Seeing, which is to say connecting, ultimately, is at the heart of Hunt’s poetic endeavors. One sees this in the travel of the last stanza from the line “Light is composed by experience” to the line “The / light in the brain is you,” which closes the poem. This travel from statement to inward declaration holds an invitation and reaffirmation to the reader. That this act of reading and engaging with a poem is in fact within our grasps. Hunt here, and elsewhere, presents difficulty with love, and our lives are richer for it.


Erica Hunt

Verse

It’s all in profile
what the shadows cast
on the floor. Can you see?
When pushed to the wall
paper our habits seem trivial,
a record of the body’s lost accidents.

We found that we could not be strangers
anymore, nor could we pose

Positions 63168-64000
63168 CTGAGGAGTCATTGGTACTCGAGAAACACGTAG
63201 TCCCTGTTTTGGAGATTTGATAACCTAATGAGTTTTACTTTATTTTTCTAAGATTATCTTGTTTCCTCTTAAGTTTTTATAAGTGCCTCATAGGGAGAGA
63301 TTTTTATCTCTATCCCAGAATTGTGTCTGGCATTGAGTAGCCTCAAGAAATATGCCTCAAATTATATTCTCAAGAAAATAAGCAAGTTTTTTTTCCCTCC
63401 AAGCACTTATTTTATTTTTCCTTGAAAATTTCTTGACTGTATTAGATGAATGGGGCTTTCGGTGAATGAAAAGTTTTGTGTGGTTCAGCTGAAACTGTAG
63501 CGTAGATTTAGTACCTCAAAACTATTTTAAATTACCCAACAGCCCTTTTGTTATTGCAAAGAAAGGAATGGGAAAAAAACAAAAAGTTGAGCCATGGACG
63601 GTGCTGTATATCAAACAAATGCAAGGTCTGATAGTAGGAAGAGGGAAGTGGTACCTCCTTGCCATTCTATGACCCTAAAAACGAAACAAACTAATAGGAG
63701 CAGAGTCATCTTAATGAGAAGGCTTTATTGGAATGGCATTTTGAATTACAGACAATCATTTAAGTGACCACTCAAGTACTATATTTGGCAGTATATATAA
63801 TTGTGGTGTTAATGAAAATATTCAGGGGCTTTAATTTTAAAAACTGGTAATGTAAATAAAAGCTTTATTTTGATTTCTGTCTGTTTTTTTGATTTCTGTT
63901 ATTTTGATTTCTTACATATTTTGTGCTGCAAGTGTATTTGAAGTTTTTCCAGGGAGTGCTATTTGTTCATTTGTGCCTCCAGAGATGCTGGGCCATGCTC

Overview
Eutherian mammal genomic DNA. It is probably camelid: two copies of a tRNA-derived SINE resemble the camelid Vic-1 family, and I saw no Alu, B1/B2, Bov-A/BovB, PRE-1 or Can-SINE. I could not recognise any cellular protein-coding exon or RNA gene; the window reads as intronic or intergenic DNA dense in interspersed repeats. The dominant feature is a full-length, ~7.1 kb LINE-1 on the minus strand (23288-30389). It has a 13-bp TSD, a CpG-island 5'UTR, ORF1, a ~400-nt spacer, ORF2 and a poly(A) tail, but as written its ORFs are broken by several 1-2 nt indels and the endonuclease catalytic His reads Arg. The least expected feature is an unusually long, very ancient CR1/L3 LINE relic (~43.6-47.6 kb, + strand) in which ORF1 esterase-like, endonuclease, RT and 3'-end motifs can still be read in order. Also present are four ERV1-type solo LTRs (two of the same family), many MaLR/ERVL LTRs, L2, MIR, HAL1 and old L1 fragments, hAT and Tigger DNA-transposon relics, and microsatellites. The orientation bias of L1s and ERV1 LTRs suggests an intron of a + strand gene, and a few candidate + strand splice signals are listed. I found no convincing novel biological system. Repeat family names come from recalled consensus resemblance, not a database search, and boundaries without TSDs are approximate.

randomly in our affection ducking
behind a turn of mood.
Instead we carried ourselves

unrehearsed into the arms of the unexpected
Continuity, using our sense to head
where we are going.
Every story has its campaign to win.
Missing numbers, interfering digits.
We work from the beginning to the back
end tracing where the author left her
prints on the text, her surplus

divinity. And when the right word
appears out of nowhere
it leads back here.
What word were we looking for?
Fire. In this light we appear

To be doing what we want, waving
the baton with the mind. If you want
to move your feet find something
there over the bridge of your
nose to attract you. Choose your
own words to hear yourself speak.

Light is composed by experience. Without correction it stands still
and is almost invisible collecting dust. Without it, we tend to see
lumps, and not the landscape the voices of people fall out of. The
light in the brain is you.

*

Jump the Clock is available for purchase from Nightboat Books.